Education policy insert for review

We’re looking at expanding upon the education policy at Congress this year. The current policy can be found at

The proposed additions are here

Feedback and discussion would be appreciate appreciated! It’s very much in draft form at the moment, so if you find spelling or grammatical errors please feel free to correct them.

What would we forsee happening to, say for example, Catholic schools?

I’m reading our policy that withdrawal of federal funds (we’re just talking federal for now arent we?) would be a gradual affair, ie over a matter of years?

Would such schools convert into public schools? or would it be forseen that they become fully private schools and entitled to no federal funding? In which case, are they reliant only on state funding to survive (untilsuch time as our policy says also that they should get to state funding), or do they close.
I ask since a lot of these schools would not be able to survive on fees alone as most families attending such schools would not be wealthy enough to pay enough money for them to be entirely privately funded (let’s leave out the argument of any other wealth held by the church for matters of simplicity)
In which case, if catholic schools for instance close down, then there is a larger influx into local public schools, increasing the burden on those existing public. We’d need to make sure any eventiual funding regime took that into account. (obviously money freed up from private schools would go to public schools, but is in practical for existing schools to absorb whole cohorts from private/religious schools - in whatever timeframe it works out to be)

In which case, in all of this, I do have a concern.
Public schools tend to be, as far as I know, locked in depending upon where you live. (ie you dont get to pick and choose)
Now in one regard this restriction is important to have, lest schools get imbalanced amount of students etc if parents do pick and choose based on reputation or slightly better areas etc… However, there may be various reasons where someone may have… reasons… for not wanting to go to the particular local school for that area, or continue going to the local school after events or occurances at that particular school.
Some of the less expensive private options, such as a catholic school, can be the alternative schooling option in this case. I would forsee with contraction of certain non public options, that these instances could result in leaving certain kids ‘trapped’ in a certain school unless there was some option accounted for that gave parents an matter of choice in which public school they sent their kids to… but without having to resort to “special schools” etc that would have some type of stigma attached.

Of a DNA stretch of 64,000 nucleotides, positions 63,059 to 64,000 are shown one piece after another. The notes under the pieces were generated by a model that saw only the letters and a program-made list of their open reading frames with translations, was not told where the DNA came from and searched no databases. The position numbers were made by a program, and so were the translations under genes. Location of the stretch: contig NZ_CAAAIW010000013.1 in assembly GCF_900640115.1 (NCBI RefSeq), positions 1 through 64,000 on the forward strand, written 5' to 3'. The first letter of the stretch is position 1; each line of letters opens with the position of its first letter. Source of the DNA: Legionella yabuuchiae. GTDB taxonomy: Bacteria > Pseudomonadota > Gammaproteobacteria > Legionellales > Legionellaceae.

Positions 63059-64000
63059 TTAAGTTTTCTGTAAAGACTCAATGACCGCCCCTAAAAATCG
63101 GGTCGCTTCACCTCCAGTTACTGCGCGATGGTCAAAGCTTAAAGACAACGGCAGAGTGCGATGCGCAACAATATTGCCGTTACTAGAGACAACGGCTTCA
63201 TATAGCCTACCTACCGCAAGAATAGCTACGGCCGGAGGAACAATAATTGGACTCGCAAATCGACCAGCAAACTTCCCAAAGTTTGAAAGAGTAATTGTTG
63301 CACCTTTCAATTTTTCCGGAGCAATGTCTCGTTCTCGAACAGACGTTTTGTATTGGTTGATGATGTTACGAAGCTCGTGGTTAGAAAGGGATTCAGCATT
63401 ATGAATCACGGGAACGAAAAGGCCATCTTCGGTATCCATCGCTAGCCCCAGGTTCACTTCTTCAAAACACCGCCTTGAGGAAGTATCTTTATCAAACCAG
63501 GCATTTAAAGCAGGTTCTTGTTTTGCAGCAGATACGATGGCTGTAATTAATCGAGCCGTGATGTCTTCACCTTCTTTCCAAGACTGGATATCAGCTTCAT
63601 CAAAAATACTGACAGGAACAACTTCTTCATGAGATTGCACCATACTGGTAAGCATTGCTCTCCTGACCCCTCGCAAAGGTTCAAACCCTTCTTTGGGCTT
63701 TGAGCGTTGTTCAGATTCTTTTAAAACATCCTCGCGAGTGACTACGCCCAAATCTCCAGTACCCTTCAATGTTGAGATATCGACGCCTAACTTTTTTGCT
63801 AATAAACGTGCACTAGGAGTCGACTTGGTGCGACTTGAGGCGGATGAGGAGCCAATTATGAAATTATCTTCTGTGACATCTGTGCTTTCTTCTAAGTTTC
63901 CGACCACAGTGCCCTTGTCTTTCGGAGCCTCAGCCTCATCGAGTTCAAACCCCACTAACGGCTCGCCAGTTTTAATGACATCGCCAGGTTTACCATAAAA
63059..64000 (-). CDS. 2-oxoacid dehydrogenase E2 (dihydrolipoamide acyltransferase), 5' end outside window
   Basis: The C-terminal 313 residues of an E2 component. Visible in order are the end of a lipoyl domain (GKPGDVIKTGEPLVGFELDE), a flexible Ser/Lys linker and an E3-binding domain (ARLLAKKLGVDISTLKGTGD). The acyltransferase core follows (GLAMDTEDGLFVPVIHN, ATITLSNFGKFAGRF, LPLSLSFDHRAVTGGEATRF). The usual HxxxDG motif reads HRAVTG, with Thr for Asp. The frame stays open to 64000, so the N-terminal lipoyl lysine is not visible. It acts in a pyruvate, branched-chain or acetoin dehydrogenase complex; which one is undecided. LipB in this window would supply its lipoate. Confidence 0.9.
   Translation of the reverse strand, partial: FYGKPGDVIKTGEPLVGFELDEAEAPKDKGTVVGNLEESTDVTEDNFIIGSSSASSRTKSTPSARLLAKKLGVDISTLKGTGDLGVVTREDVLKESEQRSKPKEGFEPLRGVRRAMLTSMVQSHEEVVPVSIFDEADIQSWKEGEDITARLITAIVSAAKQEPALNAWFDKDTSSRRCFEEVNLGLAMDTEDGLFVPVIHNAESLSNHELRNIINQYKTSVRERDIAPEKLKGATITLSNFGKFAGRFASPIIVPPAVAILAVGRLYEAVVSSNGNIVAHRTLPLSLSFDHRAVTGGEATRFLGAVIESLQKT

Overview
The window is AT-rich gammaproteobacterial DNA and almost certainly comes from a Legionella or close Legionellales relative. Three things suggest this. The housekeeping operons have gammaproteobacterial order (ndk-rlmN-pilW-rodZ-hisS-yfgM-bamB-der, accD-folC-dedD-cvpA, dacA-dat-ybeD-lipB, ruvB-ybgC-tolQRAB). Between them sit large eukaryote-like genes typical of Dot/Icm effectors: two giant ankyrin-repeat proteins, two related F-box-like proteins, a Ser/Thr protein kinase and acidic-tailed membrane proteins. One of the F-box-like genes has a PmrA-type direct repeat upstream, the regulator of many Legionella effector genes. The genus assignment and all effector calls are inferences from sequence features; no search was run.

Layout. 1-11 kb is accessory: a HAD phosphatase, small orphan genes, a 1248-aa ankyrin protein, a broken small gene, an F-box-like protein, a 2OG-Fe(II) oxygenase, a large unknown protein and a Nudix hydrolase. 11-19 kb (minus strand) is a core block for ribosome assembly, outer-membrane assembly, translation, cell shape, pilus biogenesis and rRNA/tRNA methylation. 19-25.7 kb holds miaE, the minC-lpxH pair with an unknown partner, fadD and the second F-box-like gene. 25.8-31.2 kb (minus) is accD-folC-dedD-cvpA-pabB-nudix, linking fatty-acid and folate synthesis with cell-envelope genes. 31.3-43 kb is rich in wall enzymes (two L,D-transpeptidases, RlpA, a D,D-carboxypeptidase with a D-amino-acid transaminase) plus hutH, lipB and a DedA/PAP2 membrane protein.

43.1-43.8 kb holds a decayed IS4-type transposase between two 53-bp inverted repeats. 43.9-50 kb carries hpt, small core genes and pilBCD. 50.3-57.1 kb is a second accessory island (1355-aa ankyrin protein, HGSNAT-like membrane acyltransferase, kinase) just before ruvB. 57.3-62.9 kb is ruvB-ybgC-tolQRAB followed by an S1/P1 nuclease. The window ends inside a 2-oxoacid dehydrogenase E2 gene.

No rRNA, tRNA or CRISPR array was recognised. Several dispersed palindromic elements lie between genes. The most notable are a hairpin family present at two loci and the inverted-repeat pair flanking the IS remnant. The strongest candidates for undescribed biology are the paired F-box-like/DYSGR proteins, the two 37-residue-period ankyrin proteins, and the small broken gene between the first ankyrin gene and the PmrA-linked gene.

Obviously having to send kids to a relgious or other private school in these cases is not ideal anyway, and im not sure i have a solution, but i feel it is something that should be addressed, especially if the policy will cause a potential contraction in such alternative options.

Also where do we stand on schools that may follow other teaching methods such as Montessori schools? (I have no idea where they fit in the public/private funding models)

Any policy that would have an impact on the education of children really needs to have robust transitional provisions to ensure that there isn’t even a temporary dip in educational outcomes.

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Catholic and other private schools managed on fees for most of their history. Taxpayer subsidy is a very modern innovation and hopefully they aren’t already so addicted that they couldn’t go back to their traditional funding model.

I think you’d need to allow an option for private schools to transfer into the public system and retain some semi-autonomy for a year or so to avoid huge disruption. You’d also have to have special consideration for those who didn’t wish to attend a particular public school for a good reason. They could go to another one.

Montessori education could happen in private schools or after hours in public schools, through the alternative education options. Let a hundred flowers bloom, or whatever.

There’s also limited evidence that Montessori education has any impact on educational outcomes from what I’ve looked into it after reading this thread.